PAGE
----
At the aspect of the barn, a flight of metal steps ascends to the first-floor residing space. Whereas industrial in scale, there’s a softness to the space, which has been organised by the considerate placement of bespoke joinery made by the furnishings and kitchen designers Uncommon Projects. A free-standing, oak-veneered cupboard creates a display between the entrance door and the residing space, making the space really feel extra enclosed and intimate. The double-sided cabinets have been designed particularly to show the couple’s smaller sculptures, whereas black sliding doorways permit them to vary the show and conceal the tv.

Glass walls overlook the internal garden.
Inside out: glass partitions overlook the inside backyard. {Photograph}: Rachael Smith/The Observer

Sabin additionally labored with Unusual Initiatives to create the 5m kitchen island, designing and welding the pink metal body earlier than craning it into place throughout the construct. It was then fitted with a concrete worktop and drawers. Behind, bespoke cabinetry conceals kitchen home equipment whereas additionally performing as one other show shelf for the {couples}’ smaller artworks.

“While you’re making work in the studio, it’s good to carry it up and dwell with it for a whereas,” explains Ford. “Then you possibly can slowly get to know what’s proper or incorrect about it.”

A glazed courtyard backyard that includes certainly one of Sabin’s sculptures encourages mild into the centre of the higher ground. It additionally separates the residing space from Ford’s open-plan yoga studio and the bedrooms past.

The master bedroom with views out on to surrounding fields.
Relaxation simple: the master suite with views out on to surrounding fields. {Photograph}: Rachael Smith/The Observer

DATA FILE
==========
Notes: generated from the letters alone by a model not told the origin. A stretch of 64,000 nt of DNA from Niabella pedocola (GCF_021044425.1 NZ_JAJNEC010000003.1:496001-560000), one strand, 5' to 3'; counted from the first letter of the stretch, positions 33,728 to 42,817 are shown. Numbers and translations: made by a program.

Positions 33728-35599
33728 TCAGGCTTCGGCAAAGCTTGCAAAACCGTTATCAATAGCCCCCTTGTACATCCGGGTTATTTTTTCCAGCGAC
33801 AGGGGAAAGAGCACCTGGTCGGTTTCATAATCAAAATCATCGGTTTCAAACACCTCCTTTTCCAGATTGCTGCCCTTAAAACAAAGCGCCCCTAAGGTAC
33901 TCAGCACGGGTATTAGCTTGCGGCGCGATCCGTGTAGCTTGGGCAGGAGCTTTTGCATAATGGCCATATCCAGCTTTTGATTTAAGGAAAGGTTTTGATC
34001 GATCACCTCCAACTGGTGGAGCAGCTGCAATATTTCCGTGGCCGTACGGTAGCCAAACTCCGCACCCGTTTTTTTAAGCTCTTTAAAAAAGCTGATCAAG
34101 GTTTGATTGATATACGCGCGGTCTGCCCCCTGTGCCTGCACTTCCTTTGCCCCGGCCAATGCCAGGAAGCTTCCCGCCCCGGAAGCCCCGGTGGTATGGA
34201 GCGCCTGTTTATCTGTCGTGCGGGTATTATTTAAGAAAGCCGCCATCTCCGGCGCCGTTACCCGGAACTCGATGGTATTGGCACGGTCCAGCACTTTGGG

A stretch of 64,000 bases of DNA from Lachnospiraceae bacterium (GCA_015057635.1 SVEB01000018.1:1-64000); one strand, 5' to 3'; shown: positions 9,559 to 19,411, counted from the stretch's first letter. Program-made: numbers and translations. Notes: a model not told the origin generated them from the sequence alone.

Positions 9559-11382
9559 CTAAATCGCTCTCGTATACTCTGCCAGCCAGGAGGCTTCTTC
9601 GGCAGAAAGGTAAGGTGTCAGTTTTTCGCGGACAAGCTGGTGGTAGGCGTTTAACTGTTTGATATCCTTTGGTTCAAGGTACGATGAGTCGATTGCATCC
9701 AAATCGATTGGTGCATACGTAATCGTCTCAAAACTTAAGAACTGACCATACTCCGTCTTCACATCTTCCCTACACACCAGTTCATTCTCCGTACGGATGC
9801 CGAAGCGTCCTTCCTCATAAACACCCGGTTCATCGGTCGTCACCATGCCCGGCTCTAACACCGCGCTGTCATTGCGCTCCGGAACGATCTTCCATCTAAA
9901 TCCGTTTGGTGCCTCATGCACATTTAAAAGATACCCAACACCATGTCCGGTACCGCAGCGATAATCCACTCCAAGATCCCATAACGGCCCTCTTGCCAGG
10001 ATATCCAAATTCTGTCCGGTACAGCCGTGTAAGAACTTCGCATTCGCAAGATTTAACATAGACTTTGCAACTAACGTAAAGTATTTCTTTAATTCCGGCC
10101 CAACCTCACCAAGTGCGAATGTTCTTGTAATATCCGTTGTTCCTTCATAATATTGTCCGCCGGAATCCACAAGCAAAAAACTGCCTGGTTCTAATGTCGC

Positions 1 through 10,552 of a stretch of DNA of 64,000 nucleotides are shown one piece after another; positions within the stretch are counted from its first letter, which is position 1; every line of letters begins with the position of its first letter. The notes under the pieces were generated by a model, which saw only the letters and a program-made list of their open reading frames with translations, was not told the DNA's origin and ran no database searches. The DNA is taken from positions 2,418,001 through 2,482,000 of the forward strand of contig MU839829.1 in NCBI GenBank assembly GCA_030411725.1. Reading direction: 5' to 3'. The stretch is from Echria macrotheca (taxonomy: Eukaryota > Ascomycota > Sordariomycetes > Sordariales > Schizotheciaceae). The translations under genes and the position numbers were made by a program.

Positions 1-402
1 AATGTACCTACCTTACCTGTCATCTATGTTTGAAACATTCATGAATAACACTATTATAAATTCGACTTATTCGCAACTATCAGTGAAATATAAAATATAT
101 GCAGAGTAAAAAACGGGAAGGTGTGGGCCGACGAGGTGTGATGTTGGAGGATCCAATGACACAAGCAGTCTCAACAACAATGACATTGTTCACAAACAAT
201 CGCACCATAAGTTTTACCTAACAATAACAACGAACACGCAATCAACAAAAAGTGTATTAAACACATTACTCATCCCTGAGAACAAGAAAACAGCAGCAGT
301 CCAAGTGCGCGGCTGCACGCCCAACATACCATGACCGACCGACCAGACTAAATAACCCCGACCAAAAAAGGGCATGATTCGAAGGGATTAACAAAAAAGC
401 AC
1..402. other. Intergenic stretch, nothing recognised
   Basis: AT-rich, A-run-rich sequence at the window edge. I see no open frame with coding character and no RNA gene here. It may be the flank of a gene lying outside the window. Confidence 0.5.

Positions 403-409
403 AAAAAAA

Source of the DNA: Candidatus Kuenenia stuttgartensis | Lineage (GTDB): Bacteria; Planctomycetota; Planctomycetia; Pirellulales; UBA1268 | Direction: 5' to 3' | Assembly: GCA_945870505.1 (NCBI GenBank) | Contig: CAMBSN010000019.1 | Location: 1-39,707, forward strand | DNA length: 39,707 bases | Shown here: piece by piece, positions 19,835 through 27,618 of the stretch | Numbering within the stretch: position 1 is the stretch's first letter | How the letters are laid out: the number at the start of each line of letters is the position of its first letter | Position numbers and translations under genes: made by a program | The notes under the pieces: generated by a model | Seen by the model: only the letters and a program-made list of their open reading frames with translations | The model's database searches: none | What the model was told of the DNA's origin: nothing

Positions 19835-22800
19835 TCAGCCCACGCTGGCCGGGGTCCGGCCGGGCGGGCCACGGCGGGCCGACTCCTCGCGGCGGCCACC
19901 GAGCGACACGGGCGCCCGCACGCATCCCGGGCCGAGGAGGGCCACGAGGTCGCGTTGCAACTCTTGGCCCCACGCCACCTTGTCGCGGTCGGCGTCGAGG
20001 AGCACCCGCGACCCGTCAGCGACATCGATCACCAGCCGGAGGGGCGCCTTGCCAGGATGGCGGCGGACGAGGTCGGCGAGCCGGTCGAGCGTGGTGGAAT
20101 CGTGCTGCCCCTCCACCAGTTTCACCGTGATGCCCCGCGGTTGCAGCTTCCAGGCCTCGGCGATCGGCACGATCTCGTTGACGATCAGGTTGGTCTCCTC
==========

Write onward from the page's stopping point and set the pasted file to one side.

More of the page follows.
In the master suite, a luxurious ensuite lavatory is organized behind a half-wall and a daring, geometric tiled ground unifies the space. “We visited India years in the past and cherished seeing everyone washing out their homes with a hose pipe,” Ford recollects. “I sort of wished a little bit of that right here. In addition to, these are the sort of footwear we’ve to cope with right here…” We peer down at Sabin’s dust-coated, steel-toe-cap boots.

Past the yoga studio is Ford’s first-floor drawing studio. The plywood ceiling that demarcates the home space is stripped again to disclose industrial corrugated metal. To the left is a big floor-to-ceiling window that was designed to allow a forklift truck to manoeuvre awkward objects from the exterior world in, and vice versa. Ford describes the space as “a entire different world” – albeit one she will be able to nonetheless enter in her slippers and pyjamas at the finish of the day.

The Brown Barn, “messy studio” and drawing studio are all locations by which this tirelessly inventive couple could make and retailer their work. However there’s, Sabin explains, a fourth workspace: the paved space between the barns, the place concrete is combined and sculptures are rotated, examined, washed or floor down. Right here, Sabin is experimenting with a new sequence of water sculptures that make use of the rain runoff saved in the drainage swales beneath the automobile park.

The placement and constructing are inspiring and facilitating new work. “I’d love to switch the whole lot we made in the previous with issues we’ve made right here,” says Sabin. “That may be very thrilling.”

mattblackbarn.co.uk; @mattblackbarn